Sunday, May 23, 2010

Current Exhibition: 'By The Water' paintings by Fiona Barrett-Clark

By The Water: 19 - 30 May 2010
Working directly from photos, Fiona not only aims to capture the atmosphere of the landscape but also to create a reflection of the emotions she was experiencing when she took the image. Her use of plywood instead of board or canvas gives a fantastic grainy texture to the works reflecting the grit of nature and imbuing them with the feel of old slides and photographs adding further to the reminiscent nature of the works.

"I have a love affair with being by the water and so this exhibition centres around natural water ways, rivers, bays and primarily the coastline.
The coast has a freshness, a smell that makes you feel young again, it rejuvenates the spirit and allows you to escape from normal life. Standing on a beach in the midst of winter, that cold salty air blowing through your hair or entering the surf on a hot summer’s day, its visceral effect is instantaneous. I hope when people view these works it reminds them of the tang of the sea, the occasional stillness of the water before the storm and the soft light on the water at the end of the day. Again, I have worked directly from photos and use oils on plywood to give a grainy texture to the works, which attempts to reflect the grit of nature and imbues a nostalgic feeling to the pieces "

Breathing Colours and Fiona Barrett-Clark will be hosting a Biggest Morning Tea event on Sat 29th May to raise money for the Cancer Council. 10% of all sales throughout the day will be donated to the cause. Tea, Coffee and snacks will be available by donation from 10am to 12 noon. Check out our profile on the biggest morning tea website

Sunday, May 9, 2010

Current Exhibition: 'Cockatoo In Time' By Jacqueline Lamb - 5 to 16 May

Our current exhibition is a collection of encaustic works inspired by Sydney’s Cockatoo Island:

"Upon my arrival on Cockatoo Island, at first glance it was just another tired island with an interesting history. On closer view I saw the strange metallic guardians, and sentinels of long ago, some reaching up to the sky to perhaps ward off an attack, others buckled over in defeat, all inert and lifeless as if someone just pulled the plug and walked away.

An island with as many lives as a cat: a Penitentiary; an Industrial School for Girls; a World War II Naval Dry Dock to name only a few. The only survivors of those days are rusting cranes, cogs, decrepit working sheds and discarded machinery, some having lived through more than one island life, all having their own interesting stories to tell.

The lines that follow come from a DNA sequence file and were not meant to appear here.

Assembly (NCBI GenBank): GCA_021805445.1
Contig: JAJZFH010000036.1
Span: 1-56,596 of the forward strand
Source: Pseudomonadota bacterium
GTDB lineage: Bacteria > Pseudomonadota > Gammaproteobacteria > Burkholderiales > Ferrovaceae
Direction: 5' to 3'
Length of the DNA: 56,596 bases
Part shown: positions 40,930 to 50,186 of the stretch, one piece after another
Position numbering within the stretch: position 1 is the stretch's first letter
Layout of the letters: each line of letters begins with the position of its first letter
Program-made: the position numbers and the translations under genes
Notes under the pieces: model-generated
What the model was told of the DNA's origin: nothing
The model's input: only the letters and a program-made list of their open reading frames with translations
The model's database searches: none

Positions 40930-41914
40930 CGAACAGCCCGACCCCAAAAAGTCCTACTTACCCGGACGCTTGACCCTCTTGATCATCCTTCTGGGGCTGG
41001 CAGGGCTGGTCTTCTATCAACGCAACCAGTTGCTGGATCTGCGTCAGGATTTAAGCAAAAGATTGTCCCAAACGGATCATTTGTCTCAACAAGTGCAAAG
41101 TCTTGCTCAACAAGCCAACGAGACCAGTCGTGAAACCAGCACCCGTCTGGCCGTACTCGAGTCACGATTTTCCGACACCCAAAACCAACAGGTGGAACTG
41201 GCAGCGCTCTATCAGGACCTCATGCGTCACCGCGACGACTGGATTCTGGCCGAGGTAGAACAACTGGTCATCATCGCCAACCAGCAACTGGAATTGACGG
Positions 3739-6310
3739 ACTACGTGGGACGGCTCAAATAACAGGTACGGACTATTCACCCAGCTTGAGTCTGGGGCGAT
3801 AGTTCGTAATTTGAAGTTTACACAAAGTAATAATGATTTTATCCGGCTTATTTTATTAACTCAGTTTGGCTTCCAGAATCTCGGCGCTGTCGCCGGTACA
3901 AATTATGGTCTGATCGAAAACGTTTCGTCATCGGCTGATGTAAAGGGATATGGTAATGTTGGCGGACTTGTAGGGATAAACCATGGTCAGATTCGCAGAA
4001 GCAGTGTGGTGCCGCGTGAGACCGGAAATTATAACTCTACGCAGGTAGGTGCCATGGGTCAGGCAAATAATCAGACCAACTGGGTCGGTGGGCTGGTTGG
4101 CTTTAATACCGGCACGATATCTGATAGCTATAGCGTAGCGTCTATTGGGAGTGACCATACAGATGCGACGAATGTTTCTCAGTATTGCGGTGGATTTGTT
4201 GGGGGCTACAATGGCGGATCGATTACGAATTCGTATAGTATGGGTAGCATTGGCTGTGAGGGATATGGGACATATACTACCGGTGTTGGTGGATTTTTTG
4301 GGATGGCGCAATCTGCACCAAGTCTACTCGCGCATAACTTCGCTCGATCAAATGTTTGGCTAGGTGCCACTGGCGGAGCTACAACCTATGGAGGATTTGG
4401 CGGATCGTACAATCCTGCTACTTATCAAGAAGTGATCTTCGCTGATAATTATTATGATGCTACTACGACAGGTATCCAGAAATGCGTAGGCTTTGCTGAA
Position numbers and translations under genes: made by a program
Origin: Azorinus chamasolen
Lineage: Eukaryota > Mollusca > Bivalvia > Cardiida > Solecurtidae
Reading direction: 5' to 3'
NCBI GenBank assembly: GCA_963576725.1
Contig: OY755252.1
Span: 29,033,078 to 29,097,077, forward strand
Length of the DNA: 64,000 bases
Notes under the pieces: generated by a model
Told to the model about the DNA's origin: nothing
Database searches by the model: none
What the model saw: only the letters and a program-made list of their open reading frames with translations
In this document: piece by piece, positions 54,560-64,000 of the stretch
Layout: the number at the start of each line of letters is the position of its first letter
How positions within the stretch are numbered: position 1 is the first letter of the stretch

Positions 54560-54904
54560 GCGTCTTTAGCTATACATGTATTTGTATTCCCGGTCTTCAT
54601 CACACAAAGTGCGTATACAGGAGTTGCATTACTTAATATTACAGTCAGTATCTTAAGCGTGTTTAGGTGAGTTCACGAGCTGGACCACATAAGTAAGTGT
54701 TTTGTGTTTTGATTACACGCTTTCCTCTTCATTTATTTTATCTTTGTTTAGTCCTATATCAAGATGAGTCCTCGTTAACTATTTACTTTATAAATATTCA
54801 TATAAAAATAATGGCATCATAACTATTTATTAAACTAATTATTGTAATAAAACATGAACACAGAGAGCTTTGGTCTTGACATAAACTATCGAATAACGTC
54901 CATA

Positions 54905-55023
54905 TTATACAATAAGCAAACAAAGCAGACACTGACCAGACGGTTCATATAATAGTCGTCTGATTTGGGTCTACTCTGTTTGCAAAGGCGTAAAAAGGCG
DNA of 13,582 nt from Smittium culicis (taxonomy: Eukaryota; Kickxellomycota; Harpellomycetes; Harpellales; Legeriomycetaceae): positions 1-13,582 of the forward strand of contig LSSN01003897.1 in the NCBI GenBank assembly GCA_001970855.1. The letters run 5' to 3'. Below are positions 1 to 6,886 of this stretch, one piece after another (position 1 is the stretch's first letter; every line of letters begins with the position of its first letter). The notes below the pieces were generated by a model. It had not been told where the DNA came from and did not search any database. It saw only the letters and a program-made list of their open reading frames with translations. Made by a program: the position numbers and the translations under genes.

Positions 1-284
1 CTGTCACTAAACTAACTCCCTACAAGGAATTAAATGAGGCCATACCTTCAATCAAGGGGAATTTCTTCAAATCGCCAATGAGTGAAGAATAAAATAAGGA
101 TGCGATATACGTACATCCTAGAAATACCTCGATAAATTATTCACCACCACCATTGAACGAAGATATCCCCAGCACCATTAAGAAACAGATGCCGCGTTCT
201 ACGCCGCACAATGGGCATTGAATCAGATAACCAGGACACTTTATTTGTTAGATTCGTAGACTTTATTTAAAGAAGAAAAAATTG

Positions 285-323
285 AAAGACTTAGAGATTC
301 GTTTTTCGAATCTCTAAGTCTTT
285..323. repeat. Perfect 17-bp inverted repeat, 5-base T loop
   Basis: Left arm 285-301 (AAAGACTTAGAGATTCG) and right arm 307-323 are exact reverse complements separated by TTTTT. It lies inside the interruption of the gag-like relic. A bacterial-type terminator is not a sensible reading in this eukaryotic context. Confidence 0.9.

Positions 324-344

I chose encaustic (beeswax) and oil as my preferred mediums. Wax, like the machinery is inert until you reactivate it, where it once again comes alive to do our bidding. Melted wax was poured onto boards or on top of photgraphs I had taken of the island. Like the photographs under the wax, so too is the history of the island buried; an undercurrent of events now hushed by time."

Born in Melbourne, Victoria, Jacqueline Lamb began painting at an early age. She has studied at various institutions in both Melbourne and Sydney as well as attending many private classes with local artists. A regular participant in group exhibitions and art prizes throughout New South Wales, Jacqueline was recently awarded “Viewers Choice” at the 2008 Lane Cove Art Awards.

Open Bite Printmakers present: 'Well Laid' 21 April to 2 May

A beautiful collection of fine art prints by the Open Bite Printmakers

There are some descriptive terms used in printmaking that can appear to be ‘double entendre’. In fact, such terms as ‘the bed of the press’ and ‘pulling a proof’ which describe parts of a printing press and printing a proof seem to have anthropomorphic, and somewhat sexualized, connotations. However, the physical act of working on an etching plate with tools, aquatint rosin and acid require time and effort on the part of the printmaker. Similarly, the processes of making a lithograph, collagraph or linocut may take several days, weeks or even months. The printmaker will carefully check each stage of the process by pulling a proof. Ultimately, the printmaker, as creator, wants to be satisfied that each of the processes undertaken will culminate in a ‘well laid’ image. This final image is printed on archival paper and the creator knows that the image will endure. It is Well Laid.

Open Bite is a vital group of 30 printmakers. The group originated from Ku-ring-gai Community Art Centre but now includes members from all over Sydney. Experienced artists, teachers and competition winners are included. Members range from etchers to mixed media artists, with traditional and abstract styles.

Sixteen of the Open Bite printmakers will be exhibiting in "Well Laid":
Rod Armstrong, Karen Ball, Elise Benamane, Jan Craw, John Crawford, Norma Dedman, Jan Farrell, Itzick Fisher, Angela Gill, Elizabeth Hunter, Heather Kepski, Kim Milne, Terese McManus, Joanne Morris, Judy Ringger and Trish Yates